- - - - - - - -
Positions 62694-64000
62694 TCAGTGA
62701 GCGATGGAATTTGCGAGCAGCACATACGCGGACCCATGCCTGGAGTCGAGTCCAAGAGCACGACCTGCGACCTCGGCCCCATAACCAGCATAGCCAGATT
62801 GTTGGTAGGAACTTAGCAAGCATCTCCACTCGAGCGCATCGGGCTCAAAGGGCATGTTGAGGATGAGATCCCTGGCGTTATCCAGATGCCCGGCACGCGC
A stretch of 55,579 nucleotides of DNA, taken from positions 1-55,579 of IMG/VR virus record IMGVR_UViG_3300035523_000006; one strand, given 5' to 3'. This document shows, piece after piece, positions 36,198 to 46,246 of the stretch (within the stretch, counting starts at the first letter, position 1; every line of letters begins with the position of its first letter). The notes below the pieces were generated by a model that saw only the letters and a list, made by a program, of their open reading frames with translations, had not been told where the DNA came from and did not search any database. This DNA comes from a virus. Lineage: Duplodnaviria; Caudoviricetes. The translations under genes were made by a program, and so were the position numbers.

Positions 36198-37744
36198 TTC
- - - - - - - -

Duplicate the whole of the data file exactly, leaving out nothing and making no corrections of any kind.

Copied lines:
Positions 62694-64000
62694 TCAGTGA
62701 GCGATGGAATTTGCGAGCAGCACATACGCGGACCCATGCCTGGAGTCGAGTCCAAGAGCACGACCTGCGACCTCGGCCCCATAACCAGCATAGCCAGATT
62801 GTTGGTAGGAACTTAGCAAGCATCTCCACTCGAGCGCATCGGGCTCAAAGGGCATGTTGAGGATGAGATCCCTGGCGTTATCCAGATGCCCGGCACGCGC
A stretch of 55,579 nucleotides of DNA, taken from positions 1-55,579 of IMG/VR virus record IMGVR_UViG_3300035523_000006; one strand, given 5' to 3'. This document shows, piece after piece, positions 36,198 to 46,246 of the stretch (within the stretch, counting starts at the first letter, position 1; every line of letters begins with the position of its first letter). The notes below the pieces were generated by a model that saw only the letters and a list, made by a program, of their open reading frames with translations, had not been told where the DNA came from and did not search any database. This DNA comes from a virus. Lineage: Duplodnaviria; Caudoviricetes. The translations under genes were made by a program, and so were the position numbers.

Positions 36198-37744
36198 TTC